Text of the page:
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Film: King David
David: It is through the heart, and the heart alone, that God speaks to man.

King David is a 1985 Biblical film about the second king of Israel, David. It was directed by Bruce Beresford and stars Richard Gere, Edward Woodward, Alice Krige, Dennis Quilley, Niall Buggley, George Eastmann, and Christopher Malcolm. It was filmed in Matera and Craco in Italy and at Pinewood Studios in England.

The New York Times said about the film, "...King David was not a good film, however it was good how the writers and Beresford made the movie as Biblically canonical as they could..." and it has a 14% rating at the website Rotten Tomatoes. Richard Gere earned a Golden Raspberry Award nomination for Worst Actor, where he lost to Sylvester Stallone for both Rambo: First Blood Part II and Rocky IV. Bruce Beresford later said of the film: "I think there are a few things in it that are interesting. But, I think there are so many things that are wrong. We never liked the script... we never really caught the friendship between David and Jonathan. There weren't enough scenes between them. And David, himself - I think Richard Gere was miscast. He is a wonderful actor but he is much better in contemporary pieces."

Tropes in King David:

  • Adaptation Distillation: Of the First and Second Books of Samuel plus a bit from the First Book of Kings and the Psalms. Though it can also come across as Compressed Adaptation.
  • Adaptational Villainy: To make David's affair with Bathsheba seem more sympathetic, Bathsheba tells David that her husband Uriah beats her. This is not stated at all in the Bible, where Uriah is described as an honorable man.
  • Affably Evil: King Saul who was actually a righteous king at first, but let his jealousy of David and his envy towards David turn him evil.
  • Asshole Victim: Uriah is turned into one by David's Uriah Gambit. The film keeps the scene where Nathan the prophet chews out David for killing him, which seems at odds with the film's depiction of Uriah as a mean guy.
  • Artistic License - History: The Star of David wasn't around during the time of David.
  • Awesome Moment of Crowning: David when he is crowned King of Israel. We don't see the actual crowning, but we do see his ecstatic dance (wearing only a loincloth) before the Ark of the Covenant during a procession, shortly after being crowned.
  • Bible Times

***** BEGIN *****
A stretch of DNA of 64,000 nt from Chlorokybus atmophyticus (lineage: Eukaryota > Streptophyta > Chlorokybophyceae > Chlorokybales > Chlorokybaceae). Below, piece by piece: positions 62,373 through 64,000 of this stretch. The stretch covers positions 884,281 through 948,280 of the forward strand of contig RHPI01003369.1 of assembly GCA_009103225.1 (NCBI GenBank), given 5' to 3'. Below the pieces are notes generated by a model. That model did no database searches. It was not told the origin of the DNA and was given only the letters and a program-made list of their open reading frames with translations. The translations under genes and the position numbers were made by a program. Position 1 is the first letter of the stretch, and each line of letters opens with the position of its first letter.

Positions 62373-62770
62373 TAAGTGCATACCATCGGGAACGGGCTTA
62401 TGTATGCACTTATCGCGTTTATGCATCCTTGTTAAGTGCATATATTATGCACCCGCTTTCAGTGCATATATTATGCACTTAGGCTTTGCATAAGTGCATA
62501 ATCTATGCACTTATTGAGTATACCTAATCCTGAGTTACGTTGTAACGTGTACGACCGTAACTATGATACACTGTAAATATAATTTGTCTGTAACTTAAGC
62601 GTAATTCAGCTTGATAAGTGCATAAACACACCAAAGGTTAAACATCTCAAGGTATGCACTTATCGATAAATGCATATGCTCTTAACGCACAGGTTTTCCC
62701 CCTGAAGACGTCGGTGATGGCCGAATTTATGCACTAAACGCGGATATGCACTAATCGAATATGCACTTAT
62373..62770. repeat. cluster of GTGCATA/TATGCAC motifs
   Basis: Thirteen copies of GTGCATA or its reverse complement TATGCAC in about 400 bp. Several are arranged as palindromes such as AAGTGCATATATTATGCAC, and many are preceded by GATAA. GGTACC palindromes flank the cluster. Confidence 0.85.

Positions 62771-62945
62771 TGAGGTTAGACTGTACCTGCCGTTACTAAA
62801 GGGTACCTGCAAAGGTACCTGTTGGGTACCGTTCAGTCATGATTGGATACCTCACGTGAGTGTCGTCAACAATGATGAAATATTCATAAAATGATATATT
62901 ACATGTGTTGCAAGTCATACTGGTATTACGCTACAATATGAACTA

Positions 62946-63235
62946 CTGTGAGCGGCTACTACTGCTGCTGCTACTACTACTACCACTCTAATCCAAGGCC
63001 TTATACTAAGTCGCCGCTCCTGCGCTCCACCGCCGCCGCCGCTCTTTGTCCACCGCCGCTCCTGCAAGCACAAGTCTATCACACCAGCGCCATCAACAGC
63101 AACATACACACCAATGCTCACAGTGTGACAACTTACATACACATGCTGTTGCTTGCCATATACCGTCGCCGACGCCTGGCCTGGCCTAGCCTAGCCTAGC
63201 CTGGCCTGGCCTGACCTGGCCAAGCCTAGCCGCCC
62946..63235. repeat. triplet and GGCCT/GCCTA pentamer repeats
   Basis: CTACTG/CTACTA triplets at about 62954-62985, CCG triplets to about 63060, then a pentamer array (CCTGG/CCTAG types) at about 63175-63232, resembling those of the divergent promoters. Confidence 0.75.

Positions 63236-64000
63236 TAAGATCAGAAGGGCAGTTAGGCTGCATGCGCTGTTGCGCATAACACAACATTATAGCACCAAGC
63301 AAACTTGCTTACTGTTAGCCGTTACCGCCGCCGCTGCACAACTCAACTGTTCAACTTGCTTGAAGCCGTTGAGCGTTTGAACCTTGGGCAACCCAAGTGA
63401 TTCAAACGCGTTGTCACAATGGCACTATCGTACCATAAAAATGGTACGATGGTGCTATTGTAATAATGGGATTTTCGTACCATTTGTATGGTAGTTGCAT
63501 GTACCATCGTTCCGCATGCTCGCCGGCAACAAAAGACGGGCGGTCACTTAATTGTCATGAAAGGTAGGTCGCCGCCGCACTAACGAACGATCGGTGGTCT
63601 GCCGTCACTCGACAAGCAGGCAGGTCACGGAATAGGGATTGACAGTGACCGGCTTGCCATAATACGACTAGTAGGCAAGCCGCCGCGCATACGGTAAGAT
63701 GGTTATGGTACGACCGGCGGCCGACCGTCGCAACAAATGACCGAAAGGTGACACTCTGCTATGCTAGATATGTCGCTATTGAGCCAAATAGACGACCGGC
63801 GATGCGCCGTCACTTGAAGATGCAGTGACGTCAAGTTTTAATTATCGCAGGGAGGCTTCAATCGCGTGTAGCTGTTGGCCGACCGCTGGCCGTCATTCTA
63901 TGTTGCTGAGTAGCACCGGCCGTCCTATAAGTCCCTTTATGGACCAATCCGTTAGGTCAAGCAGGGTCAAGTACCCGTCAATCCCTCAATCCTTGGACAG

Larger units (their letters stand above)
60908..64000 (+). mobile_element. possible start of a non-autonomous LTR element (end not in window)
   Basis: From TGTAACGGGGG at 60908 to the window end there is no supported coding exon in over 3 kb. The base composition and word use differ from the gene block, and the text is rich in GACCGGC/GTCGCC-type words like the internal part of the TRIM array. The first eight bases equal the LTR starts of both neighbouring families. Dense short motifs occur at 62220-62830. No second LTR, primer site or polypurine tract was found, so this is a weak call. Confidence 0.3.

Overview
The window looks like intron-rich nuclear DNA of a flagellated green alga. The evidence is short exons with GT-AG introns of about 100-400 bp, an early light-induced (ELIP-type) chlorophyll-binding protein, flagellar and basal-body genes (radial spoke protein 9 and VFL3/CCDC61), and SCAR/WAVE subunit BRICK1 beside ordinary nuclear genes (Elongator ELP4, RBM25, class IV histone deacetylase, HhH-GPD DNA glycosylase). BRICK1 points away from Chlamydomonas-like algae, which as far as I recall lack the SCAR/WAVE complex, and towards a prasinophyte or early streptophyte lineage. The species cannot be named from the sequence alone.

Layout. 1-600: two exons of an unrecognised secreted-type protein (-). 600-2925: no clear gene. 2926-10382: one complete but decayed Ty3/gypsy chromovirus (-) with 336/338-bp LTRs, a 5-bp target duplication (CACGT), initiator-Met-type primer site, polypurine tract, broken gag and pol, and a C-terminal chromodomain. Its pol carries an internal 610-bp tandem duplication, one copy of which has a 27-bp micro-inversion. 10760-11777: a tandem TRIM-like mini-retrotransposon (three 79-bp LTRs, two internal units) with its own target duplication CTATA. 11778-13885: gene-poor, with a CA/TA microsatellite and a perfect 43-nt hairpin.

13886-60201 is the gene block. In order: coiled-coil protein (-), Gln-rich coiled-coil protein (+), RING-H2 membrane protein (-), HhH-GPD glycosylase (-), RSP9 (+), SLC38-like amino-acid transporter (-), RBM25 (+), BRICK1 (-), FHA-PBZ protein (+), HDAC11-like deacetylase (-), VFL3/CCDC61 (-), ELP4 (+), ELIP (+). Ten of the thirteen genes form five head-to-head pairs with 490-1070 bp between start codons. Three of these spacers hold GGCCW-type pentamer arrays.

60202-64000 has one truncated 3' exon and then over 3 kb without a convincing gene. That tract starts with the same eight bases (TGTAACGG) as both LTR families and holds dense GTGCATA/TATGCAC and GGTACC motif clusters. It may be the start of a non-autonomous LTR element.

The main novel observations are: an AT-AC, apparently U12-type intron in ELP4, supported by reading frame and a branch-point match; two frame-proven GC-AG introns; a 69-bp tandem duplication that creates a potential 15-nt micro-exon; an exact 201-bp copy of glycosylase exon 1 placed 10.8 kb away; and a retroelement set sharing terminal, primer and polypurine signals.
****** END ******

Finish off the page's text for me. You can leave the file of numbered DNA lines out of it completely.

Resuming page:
• The Blade Always Lands Pointy End In: The outlawed David manages to sneak into a cave while Saul is sleeping. He could have killed him, but just steals his sword, and the next morning shows this to him and his army to prove he is no enemy. He then throws it down, as he was standing on higher ground.
  • BFS: The sword of Goliath, which David later uses for himself. It's partially Goliath's undoing that he drops his shield, which had already deflected David's first stones, to draw and swing his sword with both hands.
  • Chase Fight: Absalom makes his getaway when his army is routed, and David's general Joab chases after him. Both are riding chariots and shoot arrows or throw spears at each other. When one of his horses is injured, Absalom then cuts the other free and rides away on it, but his voluminous hair is caught on tree branches, allowing Joab to finish him off.
  • The Chosen One: David, like Saul before him, was anointed King by the Prophet Samuel.
  • Civil War: Prince Absalom, David's favorite son, comes to rebel against his father, declaring himself king.
  • Combat by Champion: David and Goliath.
  • Curb-Stomp Battle:
    • Saul by the Philistines at the battle of Mt. Gilboa. He insisted on meeting them on the field even though his army was greatly outnumbered.
    • Absalom's rebellion falls apart in one ambush.
  • David Versus Goliath: Of course.
  • Death by Irony: Jonathan is killed by a Philistine with a sling.
  • Death Seeker: Saul in his last battle.
  • Deliberate Values Dissonance:
    • The part of the Bible where Saul first falls out of favor with God when he doesn't wipe out the Amalekites isn't sanitized. The Prophet Samuel goes to Saul where he finds him holding the King of Amalek prisoner at his feet, discussing a treaty. Samuel lectures Saul about following God's orders and chops off the King of Amalek's head himself.
    • David's polygamy.
    • In a bit not in the Bible, Saul and Jonathan watch David consummate his marriage with the princess Michal through the curtains of their bed.
  • Driven to Suicide: Saul falls on his sword.